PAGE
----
“What? Talk about money. Oh no. I can’t do that!” I know that we were all raised not to talk about money. It is, after all, the great taboo. Even if you weren’t explicitly told verbally not to talk about it, you were ‘told’ by the actions you saw.
So here you are, an adult, and some sort of entrepreneur*: what do you do with that ‘don’t
talk about money’ thing now?
* The odds are really strong that, if you are reading this, you are self-employed, commission based, or an entrepreneur. The explanation of why that is true is yet another blog…so back to the issue at hand.
Let’s make some distinctions here. Talking about money in our personal lives is different than talking about money in our business lives. And since it’s such a big place, it’s going to be several blogs over several weeks! So there!
Money Talk: Personal Life
Simply isn’t done, is it? You’ve been trained that it’s rude or even crass to talk about money in your personal life. Ironic, isn’t it, since we use it every day. Additionally, there is so much emotional baggage around money that we feel weird even trying to talk about it. This creates a genuine mess for most couples. Another irony about this, from my perspective, is that money doesn’t actually create the emotion; we do. Money has no opinion. Ask money “how am I doing?” and it will say “you have $ 5,432.16”. It won’t even engage in whether that is good, bad or indifferent. We do that all on our own.
It’s a challenging thing to change this money talk stuff in our personal lives. There is a great deal of cultural pressure to not talk about money. And I think there are two places where you want to throw ‘caution to the wind’ and talk about it. With your partner or spouse, and with your children. Yep, you got it, with those people closest to you.
There are both emotional and practical reasons to talk to both your partner and your kids. When couples have money issues, it’s mostly about that the other person doesn’t see things the way you do. Which, oh by the way, is actually one of the things that attracted you to them.
At the end of a talk I gave, a lady came up to me and said: “Your talk was really great. I need you to fix my husband. He does all these really detailed, weird spreadsheets and wants me to track my spending. Isn’t that just ridiculous. I mean really!” Seems pretty clear they are on different sides of a giant money chasm.
It’s tough to talk about money, not because money is so tough, but rather because what we make up about it is.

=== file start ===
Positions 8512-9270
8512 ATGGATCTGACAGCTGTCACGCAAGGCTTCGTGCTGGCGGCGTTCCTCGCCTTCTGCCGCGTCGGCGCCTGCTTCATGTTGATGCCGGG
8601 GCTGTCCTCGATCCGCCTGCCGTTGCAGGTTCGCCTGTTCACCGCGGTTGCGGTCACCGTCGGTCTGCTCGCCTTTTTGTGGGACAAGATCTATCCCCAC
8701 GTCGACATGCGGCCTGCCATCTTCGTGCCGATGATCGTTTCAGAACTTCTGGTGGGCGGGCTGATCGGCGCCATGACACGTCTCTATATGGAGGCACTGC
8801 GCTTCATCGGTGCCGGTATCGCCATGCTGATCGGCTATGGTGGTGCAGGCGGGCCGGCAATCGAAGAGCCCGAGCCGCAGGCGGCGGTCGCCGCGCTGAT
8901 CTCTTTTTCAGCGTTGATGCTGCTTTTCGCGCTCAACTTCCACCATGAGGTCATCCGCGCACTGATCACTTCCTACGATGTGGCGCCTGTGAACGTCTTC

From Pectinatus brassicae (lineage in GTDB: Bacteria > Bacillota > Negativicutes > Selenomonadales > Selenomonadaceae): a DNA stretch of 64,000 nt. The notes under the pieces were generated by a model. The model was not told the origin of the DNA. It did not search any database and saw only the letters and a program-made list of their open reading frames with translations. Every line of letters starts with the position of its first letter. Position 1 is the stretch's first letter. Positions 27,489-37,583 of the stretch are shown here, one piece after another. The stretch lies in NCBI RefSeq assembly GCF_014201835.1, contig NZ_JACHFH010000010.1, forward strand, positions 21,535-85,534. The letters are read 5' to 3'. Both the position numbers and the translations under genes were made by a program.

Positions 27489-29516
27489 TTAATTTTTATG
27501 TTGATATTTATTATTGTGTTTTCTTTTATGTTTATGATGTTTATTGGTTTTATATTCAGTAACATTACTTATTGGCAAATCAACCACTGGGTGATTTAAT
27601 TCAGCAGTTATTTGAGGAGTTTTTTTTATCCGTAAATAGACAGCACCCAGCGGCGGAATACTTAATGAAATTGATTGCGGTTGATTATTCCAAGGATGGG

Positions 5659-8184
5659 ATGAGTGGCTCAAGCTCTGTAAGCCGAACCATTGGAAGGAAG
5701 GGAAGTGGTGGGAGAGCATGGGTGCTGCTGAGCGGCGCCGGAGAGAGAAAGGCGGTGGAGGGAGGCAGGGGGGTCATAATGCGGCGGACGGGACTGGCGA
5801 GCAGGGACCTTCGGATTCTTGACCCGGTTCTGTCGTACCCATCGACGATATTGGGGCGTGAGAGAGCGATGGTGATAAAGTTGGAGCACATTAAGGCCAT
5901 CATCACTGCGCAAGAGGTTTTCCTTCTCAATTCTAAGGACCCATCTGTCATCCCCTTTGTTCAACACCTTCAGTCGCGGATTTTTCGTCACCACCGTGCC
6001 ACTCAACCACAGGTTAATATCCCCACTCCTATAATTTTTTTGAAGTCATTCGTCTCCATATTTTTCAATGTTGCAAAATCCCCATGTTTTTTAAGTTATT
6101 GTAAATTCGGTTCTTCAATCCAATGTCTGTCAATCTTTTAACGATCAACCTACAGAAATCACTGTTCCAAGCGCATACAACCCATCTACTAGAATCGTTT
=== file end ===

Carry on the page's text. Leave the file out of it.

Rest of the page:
Think of it this way: most of us really do want more intimacy with our partner. If we talk about money that will happen. We will learn a lot about who they are, what they fear, where they need support. And they will learn the same about you.
Here’s how to start. Ask about how money was when your partner was young (under 10). Just be curious. Try and understand how it was to be living in that world. Have empathy. The truth is that your partner is still in that world as far as their money thinking is concerned. Then, some other time, tell your partner about how money was when you were a kid. Go easy and slow. There is a lot to learn here.
What about the children? For many people, talking to their kids about money is even scarier than talking to them about sex. You want to talk about money in ‘age appropriate’ ways. The stock market isn’t what to talk about to a 5 year old. I coached this guy once that just couldn’t save money. He couldn’t save money because of what his parents had done. One day they had broken open his beloved piggy bank and taken all the money. He decided it wasn’t safe to save. What actually had happened was that his parents had indeed broken his piggy and taken the money. They took him and the money down to the bank and deposited it. He ended up with this little blue book with numbers in it. Here’s the problem; he was too young for this. It wasn’t age appropriate. He didn’t understand the silly old book or the numbers scribbled in it. He’d had real coins and now he had a book. Yuck. Where’s his money go?
You can see that the parents were well intended, but they both went above what he could understand, and didn’t actually talk the whole thing through with him. He thought his money was gone.
Here’s a caution about money and your kids. Don’t get your money angst and emotion on them. If you feel bad because you don’t have enough money for what they want, you are tying emotion to the money, and they will feel that and take it on. The biggest thing your kids react to and internalize are the emotions you feel or express. And they tie them to the thing you are feeling about.
Talking to your kids about money is not so much for now, as for the future. They could have a relationship with money that is better and more effective than the one you have, if you can frame money differently for them now.
Please do start talking to your partner and your children about money. Let’s change this taboo for the sake of having money be able to actually do its job, which is to tell us how we are doing.
Stay tuned to this Bat Channel for next week’s topic of talking money in business!